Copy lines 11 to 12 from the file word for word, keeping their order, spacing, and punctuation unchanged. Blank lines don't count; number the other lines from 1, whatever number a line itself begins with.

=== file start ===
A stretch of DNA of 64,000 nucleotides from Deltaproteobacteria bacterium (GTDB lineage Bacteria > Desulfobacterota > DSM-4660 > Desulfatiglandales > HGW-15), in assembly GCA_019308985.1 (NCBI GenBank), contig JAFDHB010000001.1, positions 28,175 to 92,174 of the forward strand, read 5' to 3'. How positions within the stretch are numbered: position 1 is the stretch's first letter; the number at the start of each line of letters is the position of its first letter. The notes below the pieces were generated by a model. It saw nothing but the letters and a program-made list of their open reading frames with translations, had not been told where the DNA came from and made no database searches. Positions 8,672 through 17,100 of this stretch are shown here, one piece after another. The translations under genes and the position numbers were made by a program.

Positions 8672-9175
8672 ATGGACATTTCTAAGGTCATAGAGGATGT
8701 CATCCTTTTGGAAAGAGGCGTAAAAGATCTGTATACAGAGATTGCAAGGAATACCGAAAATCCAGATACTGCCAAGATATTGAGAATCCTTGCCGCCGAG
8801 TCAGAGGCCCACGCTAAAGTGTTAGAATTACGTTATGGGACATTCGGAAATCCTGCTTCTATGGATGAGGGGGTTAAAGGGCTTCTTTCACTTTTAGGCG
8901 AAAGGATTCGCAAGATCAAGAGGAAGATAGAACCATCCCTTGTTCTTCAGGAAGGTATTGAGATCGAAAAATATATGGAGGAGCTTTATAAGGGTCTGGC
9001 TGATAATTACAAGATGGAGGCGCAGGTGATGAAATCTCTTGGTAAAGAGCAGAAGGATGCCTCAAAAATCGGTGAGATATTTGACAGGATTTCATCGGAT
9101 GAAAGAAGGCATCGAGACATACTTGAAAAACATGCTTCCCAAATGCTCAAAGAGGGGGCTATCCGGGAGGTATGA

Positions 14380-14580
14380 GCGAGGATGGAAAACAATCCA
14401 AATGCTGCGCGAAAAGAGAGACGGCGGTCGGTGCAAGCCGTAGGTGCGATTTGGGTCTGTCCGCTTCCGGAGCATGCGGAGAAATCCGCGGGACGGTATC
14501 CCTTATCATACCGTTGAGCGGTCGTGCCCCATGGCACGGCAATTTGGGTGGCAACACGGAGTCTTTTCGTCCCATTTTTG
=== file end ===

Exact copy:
14401 AATGCTGCGCGAAAAGAGAGACGGCGGTCGGTGCAAGCCGTAGGTGCGATTTGGGTCTGTCCGCTTCCGGAGCATGCGGAGAAATCCGCGGGACGGTATC
14501 CCTTATCATACCGTTGAGCGGTCGTGCCCCATGGCACGGCAATTTGGGTGGCAACACGGAGTCTTTTCGTCCCATTTTTG